You may have heard about the kerfuffle in the past few days over an FSB officer’s remarks before a Russian government committee that the country should ban the use of Internet services, like Skype, gmail, and Hotmail, that use foreign algorithms in their encryption. Presumably because they are difficult to intercept and decode, the officer said the programs pose a threat to Russia’s national security.
That statement was followed by prompt disavowals. An anonymous Kremlin source told the state-owned RIA Novosti news agency that the security officer was stating his own opinion and that the government had no plans to ban those services – although it has set up a working group on how to resolve the issue, due to report its findings on 1 October.
Meanwhile, Google released a statement saying, essentially, that if Russian law enforcement needs some information, it should just ask: “In accordance with the agreement on mutual legal assistance, when a request is received from foreign law enforcement agencies, Google Inc. provides the necessary information.” The company’s ‘transparency report” isn’t very up to date, listing government information requests only as recent as the first six months of 2010. In that period, Russia comes off looking pretty good, with far fewer removal requests than many Western countries. Then again, Russia has far fewer Internet users than many Western countries.
RIA Novosti then asked some Internet security experts about the efficacy of banning these programs. Most said it was reasonable for the security services to be concerned about them (Western intelligence agencies would be, too, one said), but they pointed out that sophisticated Internet users can encrypt their own data transmissions and that the volume of data moving over a program like Skype was too massive in any event to be thoroughly monitored.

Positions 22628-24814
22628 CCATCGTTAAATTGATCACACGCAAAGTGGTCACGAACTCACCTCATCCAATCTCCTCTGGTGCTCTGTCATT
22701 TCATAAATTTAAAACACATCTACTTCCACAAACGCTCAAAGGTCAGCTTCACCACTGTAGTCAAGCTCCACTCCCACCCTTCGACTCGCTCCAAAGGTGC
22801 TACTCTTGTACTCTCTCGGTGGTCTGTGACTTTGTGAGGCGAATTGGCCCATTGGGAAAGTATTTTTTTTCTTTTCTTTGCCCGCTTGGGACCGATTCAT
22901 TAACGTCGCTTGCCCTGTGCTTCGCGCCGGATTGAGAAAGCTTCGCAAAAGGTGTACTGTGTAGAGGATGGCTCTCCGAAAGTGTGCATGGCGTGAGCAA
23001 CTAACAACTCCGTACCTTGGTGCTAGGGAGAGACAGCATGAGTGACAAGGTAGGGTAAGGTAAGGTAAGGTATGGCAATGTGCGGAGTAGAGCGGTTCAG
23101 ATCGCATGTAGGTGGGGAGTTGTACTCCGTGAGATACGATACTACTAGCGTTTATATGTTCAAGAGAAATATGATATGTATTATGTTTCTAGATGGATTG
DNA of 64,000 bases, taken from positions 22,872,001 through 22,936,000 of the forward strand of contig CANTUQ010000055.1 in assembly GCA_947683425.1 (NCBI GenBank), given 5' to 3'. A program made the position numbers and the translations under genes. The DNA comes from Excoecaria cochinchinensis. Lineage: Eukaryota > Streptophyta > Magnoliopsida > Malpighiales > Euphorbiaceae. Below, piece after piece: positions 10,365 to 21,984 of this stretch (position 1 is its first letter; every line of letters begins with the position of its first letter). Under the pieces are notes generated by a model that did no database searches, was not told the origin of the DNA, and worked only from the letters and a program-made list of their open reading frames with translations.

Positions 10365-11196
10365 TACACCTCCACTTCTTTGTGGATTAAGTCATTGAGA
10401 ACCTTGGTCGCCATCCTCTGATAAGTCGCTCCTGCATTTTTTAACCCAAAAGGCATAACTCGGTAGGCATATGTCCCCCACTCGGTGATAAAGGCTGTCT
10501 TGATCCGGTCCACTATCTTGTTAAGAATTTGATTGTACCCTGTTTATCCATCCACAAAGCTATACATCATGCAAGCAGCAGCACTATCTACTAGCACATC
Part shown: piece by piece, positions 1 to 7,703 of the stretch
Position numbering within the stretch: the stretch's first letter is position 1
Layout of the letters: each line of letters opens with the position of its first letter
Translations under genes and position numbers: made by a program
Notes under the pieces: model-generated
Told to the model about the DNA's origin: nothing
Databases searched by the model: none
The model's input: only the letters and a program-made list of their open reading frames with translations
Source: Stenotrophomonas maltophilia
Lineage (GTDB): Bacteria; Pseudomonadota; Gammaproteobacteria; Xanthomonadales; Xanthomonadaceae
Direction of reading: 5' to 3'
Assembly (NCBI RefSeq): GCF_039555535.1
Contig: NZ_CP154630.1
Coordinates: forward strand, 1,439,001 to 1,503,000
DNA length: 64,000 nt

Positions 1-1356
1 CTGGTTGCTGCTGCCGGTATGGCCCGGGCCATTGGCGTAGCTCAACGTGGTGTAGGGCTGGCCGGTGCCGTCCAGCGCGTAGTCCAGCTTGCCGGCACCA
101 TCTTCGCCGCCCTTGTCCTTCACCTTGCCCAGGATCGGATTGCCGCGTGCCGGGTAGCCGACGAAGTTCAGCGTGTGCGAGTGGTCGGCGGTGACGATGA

The consensus now seems to be that one security officer spoke a little too freely about one drastic approach to a pervasive problem. But in the middle of the controversy, responses from the presidential administration (against) and the government (possibly for) showed differences between Medvedev and Putin, and, more importantly, between what they offer to Russians, according to Dmitry Oreshkin, a respected political analyst.
Oreshkin told the Ekho Moskvy radio station:
In any event, a new menu is being developed in front of our very eyes: Putin, who is oriented toward law-enforcers and the special services, and Medvedev, who is oriented toward progressive initiatives, modernization, informatization, and Internetization. One way or another, this template, this matrix is being incorporated into public opinion and it no longer matters whether it is being inserted artificially or whether it is a consequence of real political competition and struggle for the presidential post. There is competition inside elite groups and, one way or another, they present their interests to society and society, one way or another, in jest or in earnest, is forced to make a choice.
The most encouraging thing about that reading of events is the assumption that at least Russian society is going to get to choose.